Rumors about the line's financial health have been circulating since June, when Premier laid off 10 percent of its workforce. The line was dealt another blow last week when the International Council of Cruise Lines announced they were terminating Premier's membership. This morning, the Florida Caribbean Cruise Association said they may cancel Premier's membership due to non-payment of dues.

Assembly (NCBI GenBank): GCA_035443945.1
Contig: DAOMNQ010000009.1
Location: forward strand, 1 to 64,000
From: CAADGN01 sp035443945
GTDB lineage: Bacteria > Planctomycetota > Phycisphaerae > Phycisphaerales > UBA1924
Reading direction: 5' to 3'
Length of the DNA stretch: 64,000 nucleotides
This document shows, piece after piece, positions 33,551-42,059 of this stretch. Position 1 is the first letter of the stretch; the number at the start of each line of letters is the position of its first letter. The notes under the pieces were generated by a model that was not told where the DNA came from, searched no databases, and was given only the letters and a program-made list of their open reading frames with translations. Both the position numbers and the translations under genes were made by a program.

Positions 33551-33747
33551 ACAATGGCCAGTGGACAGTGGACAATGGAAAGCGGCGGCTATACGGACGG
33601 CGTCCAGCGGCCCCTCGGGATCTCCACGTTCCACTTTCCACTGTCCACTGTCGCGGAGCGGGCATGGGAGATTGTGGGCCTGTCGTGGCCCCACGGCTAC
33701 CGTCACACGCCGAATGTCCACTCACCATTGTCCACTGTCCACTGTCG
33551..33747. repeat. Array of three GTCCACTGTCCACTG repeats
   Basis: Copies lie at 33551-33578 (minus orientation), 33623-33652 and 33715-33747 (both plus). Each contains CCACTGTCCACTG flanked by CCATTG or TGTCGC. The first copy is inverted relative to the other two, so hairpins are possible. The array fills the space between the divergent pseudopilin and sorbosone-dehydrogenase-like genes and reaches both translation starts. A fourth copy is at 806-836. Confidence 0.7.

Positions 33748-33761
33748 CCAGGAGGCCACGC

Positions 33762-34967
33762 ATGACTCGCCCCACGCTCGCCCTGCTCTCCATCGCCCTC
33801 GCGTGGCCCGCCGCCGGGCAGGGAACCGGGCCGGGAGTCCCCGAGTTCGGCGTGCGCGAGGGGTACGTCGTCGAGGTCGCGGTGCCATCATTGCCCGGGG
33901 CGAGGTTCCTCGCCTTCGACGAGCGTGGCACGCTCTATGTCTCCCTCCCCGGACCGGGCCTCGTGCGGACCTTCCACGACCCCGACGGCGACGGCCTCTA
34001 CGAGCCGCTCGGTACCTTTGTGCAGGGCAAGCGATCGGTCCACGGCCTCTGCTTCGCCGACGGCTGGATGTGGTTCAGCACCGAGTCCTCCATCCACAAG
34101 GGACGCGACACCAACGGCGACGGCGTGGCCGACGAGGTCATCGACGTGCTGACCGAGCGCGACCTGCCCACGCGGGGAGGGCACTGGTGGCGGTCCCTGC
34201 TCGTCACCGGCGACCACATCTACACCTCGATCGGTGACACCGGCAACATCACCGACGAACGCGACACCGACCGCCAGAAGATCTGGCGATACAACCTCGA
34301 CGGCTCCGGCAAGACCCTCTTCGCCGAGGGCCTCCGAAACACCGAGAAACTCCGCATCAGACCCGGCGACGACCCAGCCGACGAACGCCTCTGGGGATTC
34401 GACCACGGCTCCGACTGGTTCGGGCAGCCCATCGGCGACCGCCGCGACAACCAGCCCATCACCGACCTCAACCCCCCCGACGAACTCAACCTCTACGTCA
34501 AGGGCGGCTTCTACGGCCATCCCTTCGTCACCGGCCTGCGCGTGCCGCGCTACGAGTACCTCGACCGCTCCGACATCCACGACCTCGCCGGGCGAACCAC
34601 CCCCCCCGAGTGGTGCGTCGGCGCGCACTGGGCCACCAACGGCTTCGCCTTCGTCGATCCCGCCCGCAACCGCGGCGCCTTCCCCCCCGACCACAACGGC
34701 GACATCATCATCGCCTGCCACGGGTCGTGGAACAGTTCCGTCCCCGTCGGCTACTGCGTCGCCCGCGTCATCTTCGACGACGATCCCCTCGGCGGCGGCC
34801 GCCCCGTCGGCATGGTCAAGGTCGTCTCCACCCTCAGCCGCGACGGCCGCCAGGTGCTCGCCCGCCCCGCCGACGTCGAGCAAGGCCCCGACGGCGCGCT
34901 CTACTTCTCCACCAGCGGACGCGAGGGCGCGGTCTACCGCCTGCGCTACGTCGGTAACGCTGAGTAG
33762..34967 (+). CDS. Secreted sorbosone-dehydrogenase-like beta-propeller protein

What's responsible for Premier's financial shortfall? The current over-building of cruise ships -- where there are, for the moment anyway, more berths than passengers -- has resulted in an almost-unprecedented fare-slashing campaign, which has made it even more difficult for Premier, a budget line, to compete with glitzy mega-cruise lines like Carnival and Royal Caribbean. Says Ed Didion of Didion World Cruises, in Washington, D.C., "cruise prices today are just ridiculously low" because supply far exceeds demand.
By Carolyn Spencer-Brown